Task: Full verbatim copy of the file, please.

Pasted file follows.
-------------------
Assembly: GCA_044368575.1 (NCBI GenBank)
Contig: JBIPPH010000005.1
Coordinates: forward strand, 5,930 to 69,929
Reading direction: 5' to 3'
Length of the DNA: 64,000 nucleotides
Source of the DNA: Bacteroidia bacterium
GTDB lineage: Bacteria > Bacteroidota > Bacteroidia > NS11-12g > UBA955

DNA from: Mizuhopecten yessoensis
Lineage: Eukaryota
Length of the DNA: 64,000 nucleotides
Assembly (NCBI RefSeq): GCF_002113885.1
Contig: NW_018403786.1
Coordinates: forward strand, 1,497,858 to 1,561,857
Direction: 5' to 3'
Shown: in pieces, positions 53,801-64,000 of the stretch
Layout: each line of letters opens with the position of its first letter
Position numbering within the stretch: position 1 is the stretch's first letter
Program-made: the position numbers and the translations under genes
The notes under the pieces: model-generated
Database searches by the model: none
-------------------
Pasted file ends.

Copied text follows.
Assembly: GCA_044368575.1 (NCBI GenBank)
Contig: JBIPPH010000005.1
Coordinates: forward strand, 5,930 to 69,929
Reading direction: 5' to 3'
Length of the DNA: 64,000 nucleotides
Source of the DNA: Bacteroidia bacterium
GTDB lineage: Bacteria > Bacteroidota > Bacteroidia > NS11-12g > UBA955

DNA from: Mizuhopecten yessoensis
Lineage: Eukaryota
Length of the DNA: 64,000 nucleotides
Assembly (NCBI RefSeq): GCF_002113885.1
Contig: NW_018403786.1
Coordinates: forward strand, 1,497,858 to 1,561,857
Direction: 5' to 3'
Shown: in pieces, positions 53,801-64,000 of the stretch
Layout: each line of letters opens with the position of its first letter
Position numbering within the stretch: position 1 is the stretch's first letter
Program-made: the position numbers and the translations under genes
The notes under the pieces: model-generated
Database searches by the model: none